Geismar couple advocate for foster care equality

Leslie D. Rose @Editor_Citizen

     When wedding bells ring in April, one Geismar couple will make Ascension Parish history, as the first gay male couple to be certified as foster parents in the parish.

     With marriage equality in Louisiana still less than one year old, Michael Vice and Brian Walker are not only making history – they’re also ensuring other couples like them have smooth transitions into foster parenthood. The two have created the organzaition,  Fostering Equality, to support potential foster parents who may face similar inequality issues.

     Fostering Equality began with the prospect of serving as an outlet and an advocate for the LGBT community members considering the rewards of fostering children in need of good homes, according to the organization’s website.

     “When you walk into a situation – you have no idea what to expect, especially when you’re the only one,” Vice said. “And we didn’t have all of the information. We did it all for the right reasons, but we didn’t really think once we started the process that we may be a little bit different that what they’re typically acustomed to as foster parents.”

     Prior to marriage equality, DCFS certified only one adult in the household as it relates to same sex couples. The other adult needed to be listed as a household member, but required to participate in all certification steps, said Tina Vial, Child Welfare Supervisor for the Thibodaux Region DCFS, which includes Ascension Parish.  

     The certification of both members of a same sex marriage has only been in effect since July 2015.

     “We were the first gay male couple in our parish to foster children,” Vice said. “We remain the only gay males in our parish certified to foster, and we are one of the few gay male couples in our entire district to serve this need – it surprises us [because] our area has so many potential homes.”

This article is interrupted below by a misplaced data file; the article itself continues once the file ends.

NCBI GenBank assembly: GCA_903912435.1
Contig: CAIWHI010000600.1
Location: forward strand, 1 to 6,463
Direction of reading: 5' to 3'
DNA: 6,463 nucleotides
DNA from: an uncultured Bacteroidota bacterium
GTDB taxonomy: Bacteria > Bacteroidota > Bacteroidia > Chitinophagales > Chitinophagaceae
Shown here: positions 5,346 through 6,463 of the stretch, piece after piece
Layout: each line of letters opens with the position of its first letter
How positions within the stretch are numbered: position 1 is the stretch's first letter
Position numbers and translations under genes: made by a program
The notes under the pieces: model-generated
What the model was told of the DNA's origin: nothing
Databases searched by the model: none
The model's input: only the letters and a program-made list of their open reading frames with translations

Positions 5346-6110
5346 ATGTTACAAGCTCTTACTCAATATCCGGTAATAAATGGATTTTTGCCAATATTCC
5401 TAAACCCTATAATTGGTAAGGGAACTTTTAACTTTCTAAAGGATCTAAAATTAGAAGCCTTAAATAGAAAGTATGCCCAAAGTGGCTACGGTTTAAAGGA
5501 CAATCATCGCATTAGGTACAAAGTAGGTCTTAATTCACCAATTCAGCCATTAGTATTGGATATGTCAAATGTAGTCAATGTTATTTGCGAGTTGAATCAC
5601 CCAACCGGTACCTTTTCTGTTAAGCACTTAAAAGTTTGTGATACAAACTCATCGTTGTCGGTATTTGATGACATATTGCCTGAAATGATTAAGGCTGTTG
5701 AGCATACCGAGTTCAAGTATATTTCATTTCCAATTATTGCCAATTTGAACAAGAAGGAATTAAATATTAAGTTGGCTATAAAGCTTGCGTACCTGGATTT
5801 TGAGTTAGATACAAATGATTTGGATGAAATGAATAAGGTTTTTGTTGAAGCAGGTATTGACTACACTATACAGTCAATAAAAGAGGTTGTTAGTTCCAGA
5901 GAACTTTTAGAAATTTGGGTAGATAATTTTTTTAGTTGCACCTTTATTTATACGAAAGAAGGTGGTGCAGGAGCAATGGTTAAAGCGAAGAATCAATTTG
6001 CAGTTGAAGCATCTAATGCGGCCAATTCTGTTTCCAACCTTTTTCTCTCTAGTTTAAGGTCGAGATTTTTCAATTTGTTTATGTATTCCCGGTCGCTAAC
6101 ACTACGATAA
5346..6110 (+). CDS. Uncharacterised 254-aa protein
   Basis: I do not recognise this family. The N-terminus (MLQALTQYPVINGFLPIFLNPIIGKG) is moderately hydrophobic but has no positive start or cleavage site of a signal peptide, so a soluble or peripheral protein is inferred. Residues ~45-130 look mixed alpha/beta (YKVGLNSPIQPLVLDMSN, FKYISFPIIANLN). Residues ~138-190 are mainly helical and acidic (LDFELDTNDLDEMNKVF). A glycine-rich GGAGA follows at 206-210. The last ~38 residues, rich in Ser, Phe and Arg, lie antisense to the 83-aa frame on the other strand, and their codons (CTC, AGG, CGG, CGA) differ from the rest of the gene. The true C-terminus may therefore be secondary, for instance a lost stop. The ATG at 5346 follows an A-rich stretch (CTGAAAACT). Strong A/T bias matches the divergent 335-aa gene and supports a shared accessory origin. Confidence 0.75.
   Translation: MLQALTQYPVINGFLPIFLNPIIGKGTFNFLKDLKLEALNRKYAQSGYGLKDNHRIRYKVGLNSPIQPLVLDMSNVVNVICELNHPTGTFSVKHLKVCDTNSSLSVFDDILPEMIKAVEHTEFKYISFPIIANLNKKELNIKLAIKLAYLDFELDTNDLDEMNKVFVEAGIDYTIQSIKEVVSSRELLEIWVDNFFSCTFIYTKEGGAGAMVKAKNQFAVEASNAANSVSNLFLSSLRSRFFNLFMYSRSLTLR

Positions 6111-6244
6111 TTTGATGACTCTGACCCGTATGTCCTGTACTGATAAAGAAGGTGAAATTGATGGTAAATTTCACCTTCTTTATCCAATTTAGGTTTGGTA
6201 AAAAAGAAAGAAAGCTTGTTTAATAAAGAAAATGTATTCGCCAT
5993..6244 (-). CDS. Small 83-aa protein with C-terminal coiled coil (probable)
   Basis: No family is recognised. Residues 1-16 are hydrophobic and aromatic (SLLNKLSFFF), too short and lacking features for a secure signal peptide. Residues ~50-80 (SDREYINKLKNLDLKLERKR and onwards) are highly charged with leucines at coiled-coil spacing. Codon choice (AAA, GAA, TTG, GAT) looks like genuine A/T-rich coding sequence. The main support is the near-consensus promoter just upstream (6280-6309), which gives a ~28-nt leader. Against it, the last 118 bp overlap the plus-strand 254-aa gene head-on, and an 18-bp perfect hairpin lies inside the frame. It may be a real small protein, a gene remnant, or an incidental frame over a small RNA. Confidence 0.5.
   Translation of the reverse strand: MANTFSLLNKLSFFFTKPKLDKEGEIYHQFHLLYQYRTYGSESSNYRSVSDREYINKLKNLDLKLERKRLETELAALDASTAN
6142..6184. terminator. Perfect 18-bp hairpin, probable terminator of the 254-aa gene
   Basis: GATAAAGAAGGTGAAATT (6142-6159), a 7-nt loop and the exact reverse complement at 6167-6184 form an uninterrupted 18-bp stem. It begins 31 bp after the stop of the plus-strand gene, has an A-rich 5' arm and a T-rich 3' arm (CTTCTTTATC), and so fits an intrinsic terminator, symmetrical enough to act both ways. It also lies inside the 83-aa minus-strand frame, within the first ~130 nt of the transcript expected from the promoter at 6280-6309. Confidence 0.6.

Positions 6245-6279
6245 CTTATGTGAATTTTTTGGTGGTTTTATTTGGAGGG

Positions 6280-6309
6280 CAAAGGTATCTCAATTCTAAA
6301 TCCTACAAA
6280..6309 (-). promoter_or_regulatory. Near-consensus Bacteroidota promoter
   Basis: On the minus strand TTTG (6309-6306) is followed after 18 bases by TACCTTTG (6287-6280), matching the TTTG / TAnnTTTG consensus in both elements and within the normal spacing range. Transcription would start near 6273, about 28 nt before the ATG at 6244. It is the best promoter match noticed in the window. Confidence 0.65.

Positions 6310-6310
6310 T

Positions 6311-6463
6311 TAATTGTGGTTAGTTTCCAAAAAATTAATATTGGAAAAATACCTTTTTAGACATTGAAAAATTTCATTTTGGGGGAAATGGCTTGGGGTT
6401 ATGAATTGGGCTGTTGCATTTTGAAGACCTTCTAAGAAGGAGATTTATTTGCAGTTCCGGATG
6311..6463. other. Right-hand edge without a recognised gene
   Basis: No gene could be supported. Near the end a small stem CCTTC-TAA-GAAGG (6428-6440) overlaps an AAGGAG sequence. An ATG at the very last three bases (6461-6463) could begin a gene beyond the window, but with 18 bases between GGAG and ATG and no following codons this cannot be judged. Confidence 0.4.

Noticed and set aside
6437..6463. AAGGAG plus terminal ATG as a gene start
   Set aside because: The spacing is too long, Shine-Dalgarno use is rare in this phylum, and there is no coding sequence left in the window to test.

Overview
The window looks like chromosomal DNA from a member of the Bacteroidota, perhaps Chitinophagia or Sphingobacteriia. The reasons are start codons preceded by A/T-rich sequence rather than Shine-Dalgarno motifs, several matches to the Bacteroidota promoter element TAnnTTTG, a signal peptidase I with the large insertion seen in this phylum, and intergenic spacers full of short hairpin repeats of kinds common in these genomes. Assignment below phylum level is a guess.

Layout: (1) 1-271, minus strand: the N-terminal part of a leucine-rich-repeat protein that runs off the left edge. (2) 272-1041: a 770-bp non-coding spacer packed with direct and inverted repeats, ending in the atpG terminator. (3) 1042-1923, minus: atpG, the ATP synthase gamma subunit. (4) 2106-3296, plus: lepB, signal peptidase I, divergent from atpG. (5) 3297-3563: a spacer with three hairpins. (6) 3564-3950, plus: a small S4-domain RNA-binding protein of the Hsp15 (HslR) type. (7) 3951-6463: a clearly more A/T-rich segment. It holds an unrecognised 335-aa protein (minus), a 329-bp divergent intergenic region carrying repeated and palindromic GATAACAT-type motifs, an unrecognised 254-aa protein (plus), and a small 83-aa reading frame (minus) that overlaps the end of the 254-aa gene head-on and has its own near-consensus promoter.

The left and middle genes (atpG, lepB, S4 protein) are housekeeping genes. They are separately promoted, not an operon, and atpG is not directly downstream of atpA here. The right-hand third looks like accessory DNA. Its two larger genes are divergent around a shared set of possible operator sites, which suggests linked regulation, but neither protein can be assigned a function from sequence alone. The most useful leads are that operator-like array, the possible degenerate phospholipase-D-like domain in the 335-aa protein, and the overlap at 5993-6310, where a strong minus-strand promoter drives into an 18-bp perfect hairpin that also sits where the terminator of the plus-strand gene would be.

The need is in fact quite high, according to Vial. As of Feb. 4, 471 children are in foster care in the Thibodaux Region, with only 130 families certified to foster.

     Prior to July 2015, gay and lesbian couples seeking to foster could meet all of the qualifications, but not legally be permitted to foster as a couple. The qualifications include being age 21 or over, single, married, divorced, or widowed, financially stable good physical, emotional and mental health, possession of adequate space in home for additional child, passing of state and federal criminal clearances, 21 hours of pre-service training and participation in a home study process.

     The rules never stated anything about a couple’s sexual orientation – in fact, sexual orientation had not been an issue in the past. According to Vial, the non-certification of gay and lesbian couples is in regards to same sex marriage having been illegal in Louisiana, members of LGBT community could be certified as individuals. According to Vice, as with anything new, many issues still plague the marriage equality community.      

     “We deal with different challenges and scenarios that aren’t always typical with other foster families that have support groups in place, and because of that, basically I’m just trying to connect everybody together,” Vice said. “At the same time, I’m just trying to keep connected with the support groups that they do have  and assist them as well.”

     Vice said that the main purpose of Fostering Equality is to make sure that all foster families feel represented.

     Vice and Walker decided to become foster parents at the top of 2014, after years of caring for Walker’s biological child and Vice’s nephew. Once the nephew had gone back to live with his mother and Walker’s son grew into a teenager, the two felt unfulfilled.

      “That’s when we decided that we really wanted to help families in need,” Vice said. “We could have gone a different route, but we figured ‘let’s do something that has the most impact.’ The more we looked into it, the more we realized that there are a lot of children of a certain age range that weren’t getting fostered as easy as others, so we opened up our age range so that we could foster children that would have a very difficult time finding a home.”

     Vice and Walker foster two children.

     “It is time to show support for one another in a respectable cause such as fostering,” Vice said. “It is our hope that our organization will serve the LGBT community, the foster community and the children in need by coordinating our efforts towards one goal – the well being of these children.”

     Individuals desiring to become a foster/adoptive parent with the State of Louisiana, DCFS can visit or call (800) 748-7755.